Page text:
John Hersey Essay - Hersey, John (Vol. 2)

Hersey, John (Vol. 2)

Hersey, John 1914–

Hersey, an American novelist born in China, has written The Wall, The Child Buyer, Hiroshima, and other works of social consciousness. (See also Contemporary Authors, Vols. 17-18.)

The Pisonian Conspiracy, the bizarre plot to assassinate Nero in 65 A.D., was, by the standards of the 1960s, the paradigm of revolution; the cadre was thoroughly committed, socially heterogeneous, and tragically ineffectual.

Out of material that even Tacitus found perplexing ("I cannot easily say who initiated the enterprise that attracted so many," he wrote in the Annals), John Hersey has constructed his finest novel to date. The Conspiracy should effectively refute Leslie Fiedler's charge that Hersey is a "pious" writer. At times, no doubt, Hersey has bled too profusely for humanity, but at least it was blood, not academic ichor….

After years of vacillating between reportage and fiction, Hersey has discovered the ideal medium for his twin talents—a novel told through a series of dispatches, intercepted letters, files, and interrogations. In the epistolary form he has found a means to transform the facts of history into compelling fiction.

Bernard F. Dick, in Saturday Review (copyright © 1972 by Saturday Review; first appeared in Saturday Review, March 18, 1972; used with permission), March 18, 1972, p. 74.

John Hersey is the sort of writer who always seems better at first glance than he actually turns out to be. His is a humane but pedestrian mentality linked to a mellifluous style, and while his insights are seldom particularly subtle or deep, there is no denying that they are both humane and gracefully expressed…. The Conspiracy, his eleventh novel, is no exception; indeed, it contains rather less of the embarrassing intellectual straining that has marked so much of his work in the past, perhaps exhibited at its worst (or at least most painfully obvious) in The Child Buyer….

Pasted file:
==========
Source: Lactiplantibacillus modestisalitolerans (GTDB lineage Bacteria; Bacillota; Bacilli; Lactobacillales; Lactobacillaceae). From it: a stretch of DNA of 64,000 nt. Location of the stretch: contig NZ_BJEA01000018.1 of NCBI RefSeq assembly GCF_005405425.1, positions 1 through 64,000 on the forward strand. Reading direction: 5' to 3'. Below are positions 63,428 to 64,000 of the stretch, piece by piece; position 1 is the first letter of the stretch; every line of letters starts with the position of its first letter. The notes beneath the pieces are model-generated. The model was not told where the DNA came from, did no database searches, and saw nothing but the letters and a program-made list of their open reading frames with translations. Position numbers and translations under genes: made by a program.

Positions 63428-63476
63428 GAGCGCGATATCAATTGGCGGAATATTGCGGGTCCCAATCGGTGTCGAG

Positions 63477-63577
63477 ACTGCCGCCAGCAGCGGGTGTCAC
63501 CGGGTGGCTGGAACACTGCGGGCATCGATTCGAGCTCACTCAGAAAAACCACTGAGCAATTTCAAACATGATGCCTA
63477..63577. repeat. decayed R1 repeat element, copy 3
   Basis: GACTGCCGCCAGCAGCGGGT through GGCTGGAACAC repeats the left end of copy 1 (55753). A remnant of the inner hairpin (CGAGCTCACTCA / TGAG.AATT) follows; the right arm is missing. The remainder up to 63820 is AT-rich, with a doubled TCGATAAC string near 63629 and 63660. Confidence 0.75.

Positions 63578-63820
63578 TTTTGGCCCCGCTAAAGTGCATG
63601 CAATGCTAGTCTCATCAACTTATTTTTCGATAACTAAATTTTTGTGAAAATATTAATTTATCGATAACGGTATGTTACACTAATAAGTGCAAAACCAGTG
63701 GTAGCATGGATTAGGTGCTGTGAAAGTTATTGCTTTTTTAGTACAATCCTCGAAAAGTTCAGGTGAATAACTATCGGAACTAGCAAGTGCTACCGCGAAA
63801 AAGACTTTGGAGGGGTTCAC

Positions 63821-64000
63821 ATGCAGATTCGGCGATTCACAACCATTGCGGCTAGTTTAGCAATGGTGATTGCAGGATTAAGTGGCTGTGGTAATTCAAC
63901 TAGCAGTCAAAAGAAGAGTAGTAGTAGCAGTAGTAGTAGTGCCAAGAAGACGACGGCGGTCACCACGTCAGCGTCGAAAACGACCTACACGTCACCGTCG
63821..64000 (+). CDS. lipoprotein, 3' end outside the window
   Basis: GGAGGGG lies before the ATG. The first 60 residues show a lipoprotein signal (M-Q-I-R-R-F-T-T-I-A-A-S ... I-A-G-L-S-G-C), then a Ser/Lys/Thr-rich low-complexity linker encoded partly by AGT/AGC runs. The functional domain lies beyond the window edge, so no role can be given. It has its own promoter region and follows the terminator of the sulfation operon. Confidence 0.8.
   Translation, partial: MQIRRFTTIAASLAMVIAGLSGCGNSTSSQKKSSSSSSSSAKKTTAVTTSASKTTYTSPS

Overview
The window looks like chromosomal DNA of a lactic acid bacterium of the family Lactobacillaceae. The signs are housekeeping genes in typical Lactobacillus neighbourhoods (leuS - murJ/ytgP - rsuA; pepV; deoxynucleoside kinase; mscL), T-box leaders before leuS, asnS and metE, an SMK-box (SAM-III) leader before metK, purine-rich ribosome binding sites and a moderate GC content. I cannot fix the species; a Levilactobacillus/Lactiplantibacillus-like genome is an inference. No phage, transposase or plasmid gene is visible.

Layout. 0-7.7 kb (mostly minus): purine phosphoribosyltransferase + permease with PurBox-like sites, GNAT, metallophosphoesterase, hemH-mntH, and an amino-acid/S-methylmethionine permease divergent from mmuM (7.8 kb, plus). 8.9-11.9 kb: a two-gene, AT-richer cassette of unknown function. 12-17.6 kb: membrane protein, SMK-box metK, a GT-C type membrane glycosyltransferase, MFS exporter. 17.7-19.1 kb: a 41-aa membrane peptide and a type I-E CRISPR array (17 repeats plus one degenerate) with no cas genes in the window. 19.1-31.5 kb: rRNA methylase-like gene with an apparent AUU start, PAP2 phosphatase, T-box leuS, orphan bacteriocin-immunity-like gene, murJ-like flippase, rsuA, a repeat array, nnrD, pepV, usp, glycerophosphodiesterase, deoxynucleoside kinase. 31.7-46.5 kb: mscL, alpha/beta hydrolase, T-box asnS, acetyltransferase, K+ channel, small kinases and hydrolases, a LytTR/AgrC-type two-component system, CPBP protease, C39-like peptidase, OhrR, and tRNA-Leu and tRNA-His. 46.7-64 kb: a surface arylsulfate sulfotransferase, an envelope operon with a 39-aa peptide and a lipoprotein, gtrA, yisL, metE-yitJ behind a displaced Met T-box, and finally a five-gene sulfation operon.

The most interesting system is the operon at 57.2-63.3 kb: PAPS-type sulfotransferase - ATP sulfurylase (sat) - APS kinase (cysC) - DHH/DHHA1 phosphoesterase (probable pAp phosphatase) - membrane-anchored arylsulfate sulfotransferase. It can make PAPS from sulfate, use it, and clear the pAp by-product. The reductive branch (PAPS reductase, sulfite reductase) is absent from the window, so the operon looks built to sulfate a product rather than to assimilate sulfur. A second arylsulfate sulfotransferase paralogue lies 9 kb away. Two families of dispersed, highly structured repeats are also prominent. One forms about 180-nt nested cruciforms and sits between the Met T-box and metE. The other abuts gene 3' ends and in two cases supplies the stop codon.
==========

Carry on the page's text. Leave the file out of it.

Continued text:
Most of [The Conspiracy] makes good light reading. Under no circumstances should it be confused with anything else.

L. J. Davis, "The Plot to Kill Nero," in Book World (© The Washington Post), March 26, 1972, p. 4.

[John] Hersey has written a colorful, gossipy, thoroughly entertaining novel [The Conspiracy] where a writer's arrogance welded to an emperor's power makes the world reel and every other writer crave not to be in the sun but to be the sun….

While Hersey's moral may be uninspiring, his novel is so alive, so full of the whispers, the greed, the hope and the quirky nobility of even Rome's worst that it's a delight to read.

Josephine Hendin, in The New York Times Book Review (© 1972 by The New York Times Company; reprinted by permission), April 2, 1972, p. 6.